In discussions with academic faculty peers, I often am asked, “Why do you you teach so much manual therapy?” I ask them, “Why don’t you teach more?” To be clear, I teach manual therapy because, when added to a full complement of evidenced, clinical reasoned treatment, there is ample evidence that is effective. WHY it is effective is up for debate and several scholars have covered this in excellent key notes and literature. Some offer placebo as a reason, but in actuality placebo is present in all medical treatment…even placebo.
We learn and practice sound anatomical and biomechanically informed, evidenced based manual therapy treatment. We learn it in a safe manner and apply it with other care, not as a stand alone treatment. The art of manual therapy, particularly in the spine, is not only knowing how to do it, but when, on whom, and perhaps most importantly when not to use it. Precautions and contraindications should be observed and its use in pediatrics is limited and in the very young dangerous, unnecessary, and potentially catastrophically harmful.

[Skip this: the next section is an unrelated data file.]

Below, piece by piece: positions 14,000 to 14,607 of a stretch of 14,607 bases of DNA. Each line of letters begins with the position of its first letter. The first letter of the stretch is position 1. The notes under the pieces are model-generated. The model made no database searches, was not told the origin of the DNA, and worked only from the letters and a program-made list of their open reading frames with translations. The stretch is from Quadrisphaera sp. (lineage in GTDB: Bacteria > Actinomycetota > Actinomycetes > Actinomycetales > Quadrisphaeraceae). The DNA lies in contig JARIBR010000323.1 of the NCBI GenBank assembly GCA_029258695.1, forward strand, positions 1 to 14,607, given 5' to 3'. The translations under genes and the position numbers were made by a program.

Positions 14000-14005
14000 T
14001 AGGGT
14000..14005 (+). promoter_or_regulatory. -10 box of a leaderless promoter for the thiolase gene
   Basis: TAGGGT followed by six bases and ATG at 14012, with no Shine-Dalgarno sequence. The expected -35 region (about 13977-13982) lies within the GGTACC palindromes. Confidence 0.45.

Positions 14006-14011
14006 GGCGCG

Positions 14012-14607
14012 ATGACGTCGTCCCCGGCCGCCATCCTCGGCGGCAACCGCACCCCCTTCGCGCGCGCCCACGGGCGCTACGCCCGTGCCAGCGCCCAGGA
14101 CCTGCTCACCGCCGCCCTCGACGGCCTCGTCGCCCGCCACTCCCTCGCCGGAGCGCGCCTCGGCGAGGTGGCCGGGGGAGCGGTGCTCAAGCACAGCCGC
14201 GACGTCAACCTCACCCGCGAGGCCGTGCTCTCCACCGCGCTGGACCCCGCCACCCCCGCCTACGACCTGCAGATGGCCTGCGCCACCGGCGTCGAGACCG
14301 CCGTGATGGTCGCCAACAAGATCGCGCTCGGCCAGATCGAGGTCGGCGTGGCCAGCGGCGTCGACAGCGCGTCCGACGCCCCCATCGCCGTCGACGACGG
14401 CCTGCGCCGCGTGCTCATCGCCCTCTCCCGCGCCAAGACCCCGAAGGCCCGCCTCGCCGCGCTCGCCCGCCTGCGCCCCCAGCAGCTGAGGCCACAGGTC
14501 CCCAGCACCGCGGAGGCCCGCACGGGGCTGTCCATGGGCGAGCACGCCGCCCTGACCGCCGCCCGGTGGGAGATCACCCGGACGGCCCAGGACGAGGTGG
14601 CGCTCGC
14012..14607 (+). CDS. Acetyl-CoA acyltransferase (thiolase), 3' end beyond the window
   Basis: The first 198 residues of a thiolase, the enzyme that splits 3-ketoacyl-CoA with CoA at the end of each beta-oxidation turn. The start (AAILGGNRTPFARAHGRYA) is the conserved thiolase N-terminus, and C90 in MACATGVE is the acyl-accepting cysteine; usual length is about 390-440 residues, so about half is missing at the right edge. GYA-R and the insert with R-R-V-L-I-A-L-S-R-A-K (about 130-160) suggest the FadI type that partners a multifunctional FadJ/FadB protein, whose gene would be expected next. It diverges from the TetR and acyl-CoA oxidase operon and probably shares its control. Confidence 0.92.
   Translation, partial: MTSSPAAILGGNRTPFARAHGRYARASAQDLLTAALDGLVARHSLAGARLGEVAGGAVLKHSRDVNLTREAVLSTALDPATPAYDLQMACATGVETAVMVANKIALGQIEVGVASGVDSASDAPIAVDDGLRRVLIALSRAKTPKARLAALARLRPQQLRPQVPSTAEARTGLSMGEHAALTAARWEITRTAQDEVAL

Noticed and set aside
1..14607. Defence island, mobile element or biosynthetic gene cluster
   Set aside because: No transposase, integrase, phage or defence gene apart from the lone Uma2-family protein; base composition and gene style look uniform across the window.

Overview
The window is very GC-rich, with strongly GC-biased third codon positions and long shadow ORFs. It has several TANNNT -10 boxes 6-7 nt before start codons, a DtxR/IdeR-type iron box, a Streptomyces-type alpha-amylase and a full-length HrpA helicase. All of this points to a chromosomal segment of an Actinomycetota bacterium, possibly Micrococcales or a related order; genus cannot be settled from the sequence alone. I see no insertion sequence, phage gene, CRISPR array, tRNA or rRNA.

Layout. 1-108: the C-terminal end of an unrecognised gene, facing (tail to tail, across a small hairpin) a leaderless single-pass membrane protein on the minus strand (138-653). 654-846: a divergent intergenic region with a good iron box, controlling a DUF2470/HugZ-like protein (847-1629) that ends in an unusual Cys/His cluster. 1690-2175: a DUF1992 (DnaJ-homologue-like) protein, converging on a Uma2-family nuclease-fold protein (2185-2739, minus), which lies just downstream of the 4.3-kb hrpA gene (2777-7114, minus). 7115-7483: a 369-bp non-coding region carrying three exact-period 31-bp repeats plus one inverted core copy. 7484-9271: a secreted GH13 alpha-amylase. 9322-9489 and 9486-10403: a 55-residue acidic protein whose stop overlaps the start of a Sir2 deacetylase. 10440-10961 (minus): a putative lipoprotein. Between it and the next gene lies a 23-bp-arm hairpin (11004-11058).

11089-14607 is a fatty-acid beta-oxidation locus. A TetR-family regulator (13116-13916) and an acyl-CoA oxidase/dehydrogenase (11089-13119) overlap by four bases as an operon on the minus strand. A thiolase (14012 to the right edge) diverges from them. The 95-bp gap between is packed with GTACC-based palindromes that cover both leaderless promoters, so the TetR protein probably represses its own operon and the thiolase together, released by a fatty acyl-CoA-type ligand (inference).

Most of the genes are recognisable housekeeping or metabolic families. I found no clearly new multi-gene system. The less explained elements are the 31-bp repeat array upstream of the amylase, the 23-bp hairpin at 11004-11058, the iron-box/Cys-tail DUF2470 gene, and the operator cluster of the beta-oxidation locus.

The evidence for manual therapy, particularly of the spine shows that is: reduces pain, increases range of motion, improves function, improves exercise tolerance, and as a proper adjunct, improves patient outcome measures and satisfaction. It does not, as a stand alone treatment, “cure the patient” or (considering COVID) enhance your immune system, prevent disease, or lessen nervous system “interference.” There simply is no high quality evidence for this anywhere for which I am aware. We share manual therapy with other professions. We share spinal mobilization with other professions. Each of us can use this tool for the benefit of our patient. As Physical Therapists we must be the ones that use it based on evidence, in a very safe manner, on the appropriate patients, for the correct reasons, and in conjunction with our knowledge, the best available evidence, and our patients’ expectations.